Henriksson's quiet, formal compositions are near-perfect meditations on shape, light, shadow and texture.
Some of his images bring to mind early masters like Paul Strand and Aaron Siskind.
A contemporary master, Anders Petersen, wrote this about Henriksson's work:
"This spring I had the opportunity to see Örjan Henriksson´s photographs for the first time. In these days, when critics and media excel in postmodernist comments of the correct opinion, Henriksson´s pictures seem surprisingly naked and liberating.
"At first sight one might be tempted to call them registering or documentary, but what they describe is rather a photographic room placed in the borderland of the sacred.
"In their disciplined form and handling of the light they charge me with an astonishing energy and invite the observer to a journey, different and meditative, not unlike music, but an empathetic one."
Henriksson seems to have the eye and the patience to wait for just the right moment for the light to rake over a scene, accentuating texture, warping lines and celebrating the senses. The way he frames his compositions is impeccable.
It was a joy for me to meet him this spring, as well, during portfolio reviews at FotoFest Houston this year. He is a humble, talented man, and definitely someone to watch.
Jim Casper / Lens Culture
”This spring I had the opportunity to see Örjan Henriksson´s photographs for the first time. In these days, when critics and media excel in postmodernistic comments of the correct opinion, Henriksson´s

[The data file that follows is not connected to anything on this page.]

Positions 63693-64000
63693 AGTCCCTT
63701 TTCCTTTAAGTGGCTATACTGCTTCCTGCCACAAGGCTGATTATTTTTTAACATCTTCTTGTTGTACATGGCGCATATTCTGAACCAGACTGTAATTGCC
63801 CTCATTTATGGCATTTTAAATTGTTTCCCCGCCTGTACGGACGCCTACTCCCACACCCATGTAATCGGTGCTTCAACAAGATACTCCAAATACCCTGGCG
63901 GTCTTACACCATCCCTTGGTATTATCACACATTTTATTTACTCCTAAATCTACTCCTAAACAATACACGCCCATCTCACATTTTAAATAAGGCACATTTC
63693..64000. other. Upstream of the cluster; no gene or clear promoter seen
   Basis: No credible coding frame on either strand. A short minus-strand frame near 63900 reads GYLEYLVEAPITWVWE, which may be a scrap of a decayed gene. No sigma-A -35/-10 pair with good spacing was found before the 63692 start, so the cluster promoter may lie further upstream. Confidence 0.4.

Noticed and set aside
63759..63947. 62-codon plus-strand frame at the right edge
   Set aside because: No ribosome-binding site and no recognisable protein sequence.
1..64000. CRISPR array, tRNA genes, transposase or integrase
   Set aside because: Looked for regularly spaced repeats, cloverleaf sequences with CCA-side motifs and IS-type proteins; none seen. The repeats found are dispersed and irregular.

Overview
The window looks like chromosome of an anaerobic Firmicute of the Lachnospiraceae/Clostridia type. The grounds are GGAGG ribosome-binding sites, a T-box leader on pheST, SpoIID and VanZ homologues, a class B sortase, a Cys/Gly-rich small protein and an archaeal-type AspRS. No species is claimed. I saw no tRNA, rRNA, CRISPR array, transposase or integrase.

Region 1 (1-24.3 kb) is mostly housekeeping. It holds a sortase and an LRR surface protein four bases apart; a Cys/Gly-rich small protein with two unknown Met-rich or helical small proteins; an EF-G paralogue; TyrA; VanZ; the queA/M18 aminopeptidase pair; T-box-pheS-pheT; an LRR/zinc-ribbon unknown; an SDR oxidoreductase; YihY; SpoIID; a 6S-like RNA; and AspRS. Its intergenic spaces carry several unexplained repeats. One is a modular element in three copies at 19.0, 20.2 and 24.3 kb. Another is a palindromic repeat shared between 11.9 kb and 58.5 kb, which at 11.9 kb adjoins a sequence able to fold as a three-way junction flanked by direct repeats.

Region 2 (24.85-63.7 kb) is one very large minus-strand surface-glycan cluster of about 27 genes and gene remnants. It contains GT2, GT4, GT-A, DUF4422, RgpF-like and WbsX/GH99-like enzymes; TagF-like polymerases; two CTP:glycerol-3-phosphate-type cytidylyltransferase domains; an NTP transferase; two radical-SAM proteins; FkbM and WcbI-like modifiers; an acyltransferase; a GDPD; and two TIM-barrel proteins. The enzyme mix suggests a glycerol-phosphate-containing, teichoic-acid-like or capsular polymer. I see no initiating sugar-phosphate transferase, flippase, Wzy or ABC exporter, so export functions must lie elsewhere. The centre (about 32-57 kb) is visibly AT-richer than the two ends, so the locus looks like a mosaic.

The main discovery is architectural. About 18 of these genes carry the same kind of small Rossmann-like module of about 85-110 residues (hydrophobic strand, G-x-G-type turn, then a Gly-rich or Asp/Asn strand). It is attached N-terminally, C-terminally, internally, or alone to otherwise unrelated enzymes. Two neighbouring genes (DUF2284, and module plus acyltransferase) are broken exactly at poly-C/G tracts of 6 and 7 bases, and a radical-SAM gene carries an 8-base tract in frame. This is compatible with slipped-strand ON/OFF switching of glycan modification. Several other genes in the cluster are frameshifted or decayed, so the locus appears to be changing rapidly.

“like a delayed ray of a star”. Susan Sontag.
His exorbitant photographs render an intense hallucinatory ecstasy and as a spectator I felt strangely under the influence of an intoxicant, while at the same time lacerated by the defeats of time
“Every photograph is a catastrophe”. Roland Barthes.
“I entered crazily into the image, taking into my arms what is dead, what is going to
Orjan Henriksson’s beautiful photographs bring together in a Barthes like bouquet: photography, hallucinatory madness and something like the pangs of love in the modality of loss.
Orjan Henriksson’s photographs are not merely subject to the civilizing codes of perfect illusions but are awakenings on the way to the limit of the real.
Dr. Jean Matthee, London